That makes sense to me, though it makes it more difficult to decommission when that starts.
Is the neutron beam that has been reported a sign of fission on the site? What is the best and worst case situation concerning that release of neutrons?
Ah yes, the mysterious "neutron beam". First of all, it’s almost certainly a translation problem: they more likely mean a neutron "burst". Second, most of the physicists I’ve spoken to have disregarded the reports of neutron beams near the site. There are (roughly) three reasons:
1. Neutrons are extremely difficult to detect, so it would be a tough measurement.
2. The readings are fairly low, and could be caused by noise from the much higher levels of gamma radiation on the site.
3. It just doesn’t make sense. The readings are far from the buildings. It’s hard to understand why neutrons would be making it out of the containment vessel, even if they are being released.
That said, there’s definitely neutron activity in these reactors as a result of other fission products in the fuel and it’s certainly dangerous.
If there was fission going on, you would also see some evidence in very short-lived fission products appearing in air and water monitoring data – I haven’t seen any clear evidence of this yet, though I haven’t seen much air monitoring data at the site.
Most of the radiation readings around the 19km zone have been made in a somewhat less than scientific manner, often driving around from point to point, not including critical details such as wind direction at the time of reading. Can we trust these readings to be accurate when large swings from high readings to low readings could be attributed to things like wind direction or the large areas between reading sites? It would seem we only have a vague idea at best of the actual dumping of radioactive particles over this vast area.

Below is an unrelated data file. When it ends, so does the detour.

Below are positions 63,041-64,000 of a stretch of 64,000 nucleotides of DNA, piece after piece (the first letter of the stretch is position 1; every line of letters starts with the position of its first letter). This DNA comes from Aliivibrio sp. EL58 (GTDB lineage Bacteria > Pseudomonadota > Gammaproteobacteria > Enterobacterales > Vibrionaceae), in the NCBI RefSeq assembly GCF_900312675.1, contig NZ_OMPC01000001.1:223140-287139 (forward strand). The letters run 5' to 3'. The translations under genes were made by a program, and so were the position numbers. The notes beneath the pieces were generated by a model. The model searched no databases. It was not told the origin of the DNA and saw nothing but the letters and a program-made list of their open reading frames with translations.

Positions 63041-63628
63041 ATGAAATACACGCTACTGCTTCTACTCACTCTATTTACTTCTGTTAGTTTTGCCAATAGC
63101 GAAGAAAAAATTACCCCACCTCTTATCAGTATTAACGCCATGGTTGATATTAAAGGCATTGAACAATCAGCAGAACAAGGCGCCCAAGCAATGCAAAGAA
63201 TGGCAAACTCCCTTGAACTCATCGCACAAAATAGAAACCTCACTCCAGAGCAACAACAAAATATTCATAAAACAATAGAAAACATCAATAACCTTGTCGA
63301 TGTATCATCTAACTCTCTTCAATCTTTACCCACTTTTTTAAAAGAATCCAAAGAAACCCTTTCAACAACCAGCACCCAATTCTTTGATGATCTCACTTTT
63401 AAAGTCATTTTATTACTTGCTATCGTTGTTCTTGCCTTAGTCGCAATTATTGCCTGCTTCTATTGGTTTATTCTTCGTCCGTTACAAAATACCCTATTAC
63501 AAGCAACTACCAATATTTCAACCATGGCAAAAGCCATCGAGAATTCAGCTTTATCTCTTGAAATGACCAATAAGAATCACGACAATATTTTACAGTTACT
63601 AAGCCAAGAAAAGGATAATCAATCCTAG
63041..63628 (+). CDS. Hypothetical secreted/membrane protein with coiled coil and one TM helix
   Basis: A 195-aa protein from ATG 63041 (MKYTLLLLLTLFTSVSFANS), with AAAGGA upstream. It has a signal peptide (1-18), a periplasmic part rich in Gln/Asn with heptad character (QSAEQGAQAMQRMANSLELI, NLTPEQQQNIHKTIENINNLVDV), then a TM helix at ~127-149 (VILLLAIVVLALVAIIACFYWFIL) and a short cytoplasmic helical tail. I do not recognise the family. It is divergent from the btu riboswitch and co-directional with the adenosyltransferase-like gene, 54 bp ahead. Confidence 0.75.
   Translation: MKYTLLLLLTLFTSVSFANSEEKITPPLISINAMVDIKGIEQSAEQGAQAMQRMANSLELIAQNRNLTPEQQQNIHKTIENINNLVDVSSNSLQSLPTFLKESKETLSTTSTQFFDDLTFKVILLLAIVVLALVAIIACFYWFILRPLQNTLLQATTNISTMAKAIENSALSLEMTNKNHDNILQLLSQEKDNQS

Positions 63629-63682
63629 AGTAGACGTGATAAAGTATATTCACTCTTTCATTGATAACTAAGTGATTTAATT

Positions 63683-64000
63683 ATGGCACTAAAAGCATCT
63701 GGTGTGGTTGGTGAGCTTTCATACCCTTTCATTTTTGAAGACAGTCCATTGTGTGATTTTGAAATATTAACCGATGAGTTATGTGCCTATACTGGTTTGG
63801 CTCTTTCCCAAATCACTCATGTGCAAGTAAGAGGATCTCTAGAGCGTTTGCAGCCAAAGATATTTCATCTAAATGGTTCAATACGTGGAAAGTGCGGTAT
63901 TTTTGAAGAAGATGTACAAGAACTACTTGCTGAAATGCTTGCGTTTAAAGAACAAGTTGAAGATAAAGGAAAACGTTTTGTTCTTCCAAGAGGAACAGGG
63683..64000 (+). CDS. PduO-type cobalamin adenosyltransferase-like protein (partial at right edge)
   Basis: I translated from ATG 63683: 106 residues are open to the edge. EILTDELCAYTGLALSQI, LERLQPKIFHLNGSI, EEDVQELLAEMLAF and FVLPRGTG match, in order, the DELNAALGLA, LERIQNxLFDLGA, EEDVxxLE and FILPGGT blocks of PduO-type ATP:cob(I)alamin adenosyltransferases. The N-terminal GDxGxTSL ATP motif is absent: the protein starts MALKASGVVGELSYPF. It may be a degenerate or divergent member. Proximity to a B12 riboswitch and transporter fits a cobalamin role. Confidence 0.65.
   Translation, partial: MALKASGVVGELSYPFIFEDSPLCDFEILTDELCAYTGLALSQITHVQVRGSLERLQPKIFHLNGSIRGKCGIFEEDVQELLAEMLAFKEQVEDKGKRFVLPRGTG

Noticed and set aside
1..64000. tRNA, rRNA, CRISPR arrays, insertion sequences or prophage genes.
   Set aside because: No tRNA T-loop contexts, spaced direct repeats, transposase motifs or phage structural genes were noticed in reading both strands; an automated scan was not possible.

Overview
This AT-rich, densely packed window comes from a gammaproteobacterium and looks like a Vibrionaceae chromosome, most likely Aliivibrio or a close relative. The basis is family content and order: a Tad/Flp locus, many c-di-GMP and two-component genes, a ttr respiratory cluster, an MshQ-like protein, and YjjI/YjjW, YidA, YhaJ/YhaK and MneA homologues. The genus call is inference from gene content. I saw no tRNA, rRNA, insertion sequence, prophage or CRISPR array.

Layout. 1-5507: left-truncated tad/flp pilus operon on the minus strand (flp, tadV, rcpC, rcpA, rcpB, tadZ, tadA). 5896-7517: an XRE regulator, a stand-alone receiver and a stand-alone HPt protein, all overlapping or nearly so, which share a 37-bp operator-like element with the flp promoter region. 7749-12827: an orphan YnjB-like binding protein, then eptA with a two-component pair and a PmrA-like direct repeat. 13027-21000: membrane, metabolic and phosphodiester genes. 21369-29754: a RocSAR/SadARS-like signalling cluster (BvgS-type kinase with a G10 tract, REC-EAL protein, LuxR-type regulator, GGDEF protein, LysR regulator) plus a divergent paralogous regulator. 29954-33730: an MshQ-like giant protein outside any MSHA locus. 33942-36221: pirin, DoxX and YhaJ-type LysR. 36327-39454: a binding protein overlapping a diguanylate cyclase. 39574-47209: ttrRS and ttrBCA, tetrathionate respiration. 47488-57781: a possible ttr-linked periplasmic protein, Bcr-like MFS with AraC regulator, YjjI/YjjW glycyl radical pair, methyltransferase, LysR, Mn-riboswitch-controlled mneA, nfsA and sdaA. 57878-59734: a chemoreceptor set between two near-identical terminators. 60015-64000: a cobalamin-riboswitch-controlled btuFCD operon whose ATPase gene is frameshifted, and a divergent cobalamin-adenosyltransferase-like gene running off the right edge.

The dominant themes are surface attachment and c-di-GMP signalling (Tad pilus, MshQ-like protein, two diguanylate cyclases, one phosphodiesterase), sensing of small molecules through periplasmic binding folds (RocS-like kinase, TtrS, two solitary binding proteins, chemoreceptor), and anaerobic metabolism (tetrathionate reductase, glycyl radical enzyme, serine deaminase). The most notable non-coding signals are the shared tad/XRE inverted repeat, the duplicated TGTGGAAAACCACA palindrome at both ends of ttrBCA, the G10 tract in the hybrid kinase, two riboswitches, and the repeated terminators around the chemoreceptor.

In the early stages (i.e. when the contaminated material is in the air) the readings will be very dependent on things like wind direction, and will vary a lot. But once the radioactivity is deposited on the ground, the wind direction won’t affect the readings. Soil moisture will, and I notice that the readings say whether it is raining or not, but it doesn’t make too much difference. Generally I’m happy with the data, but sometimes it’s been difficult to interpret because, as you say, there needs to be more accompanying information on methods etc. This may be a problem of translation – maybe the Japanese version is more complete.
The US Department of Energy has done some surveying with aircraft that provide a pretty good picture of where the radiation has spread: http://blog.energy.gov/content/situation-japan/
Beyond that, I’d add that, to be fair, this is a really tough situation. It’s easy to second-guess the Japanese, and indeed it’s worthwhile to do so in many cases. But we shouldn’t forget that, especially in the immediate aftermath of the tsunami, instrumentation was limited, as was access to the region.
How does any increase in cancer risk from exposure to Fukushima radioactive contamination compare to other cancer risks such as smoking?
Certainly much lower. As an example, the radiation dose to the Chernobyl clean up workers was about 100 mSv on average. That translates to about a 0.5-1 % additional risk of fatal cancer in later life. Continual smokers have about a 50% chance of dying from a smoking related illness.
Is there an international watchdog that inspects nuclear power stations or are such inspections left to national regulatory control? Clearly there seems to have been a lack or insight into risks that perhaps could have been foreseen.
The International Atomic Energy Agency has some authority to inspect civilian nuclear reactors, but mainly it’s just to ensure that they are not being used for nuclear weapons development or other covert purposes. I imagine that some people will ask whether their authority should be expanded in the aftermath of this accident.
Ultimately, however, safety is likely to remain squarely in the hand of domestic regulators, for better or worse.